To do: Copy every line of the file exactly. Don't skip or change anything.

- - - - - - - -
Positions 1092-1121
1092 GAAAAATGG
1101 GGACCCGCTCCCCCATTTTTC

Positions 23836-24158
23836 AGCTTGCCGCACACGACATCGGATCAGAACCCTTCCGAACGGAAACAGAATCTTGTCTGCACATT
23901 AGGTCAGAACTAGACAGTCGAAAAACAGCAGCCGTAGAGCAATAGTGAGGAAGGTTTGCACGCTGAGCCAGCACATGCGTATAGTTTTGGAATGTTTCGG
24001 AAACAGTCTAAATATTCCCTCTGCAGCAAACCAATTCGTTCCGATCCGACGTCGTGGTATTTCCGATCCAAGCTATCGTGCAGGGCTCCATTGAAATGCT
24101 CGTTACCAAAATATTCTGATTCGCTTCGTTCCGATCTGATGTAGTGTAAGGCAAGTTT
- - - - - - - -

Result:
Positions 1092-1121
1092 GAAAAATGG
1101 GGACCCGCTCCCCCATTTTTC

Positions 23836-24158
23836 AGCTTGCCGCACACGACATCGGATCAGAACCCTTCCGAACGGAAACAGAATCTTGTCTGCACATT
23901 AGGTCAGAACTAGACAGTCGAAAAACAGCAGCCGTAGAGCAATAGTGAGGAAGGTTTGCACGCTGAGCCAGCACATGCGTATAGTTTTGGAATGTTTCGG
24001 AAACAGTCTAAATATTCCCTCTGCAGCAAACCAATTCGTTCCGATCCGACGTCGTGGTATTTCCGATCCAAGCTATCGTGCAGGGCTCCATTGAAATGCT
24101 CGTTACCAAAATATTCTGATTCGCTTCGTTCCGATCTGATGTAGTGTAAGGCAAGTTT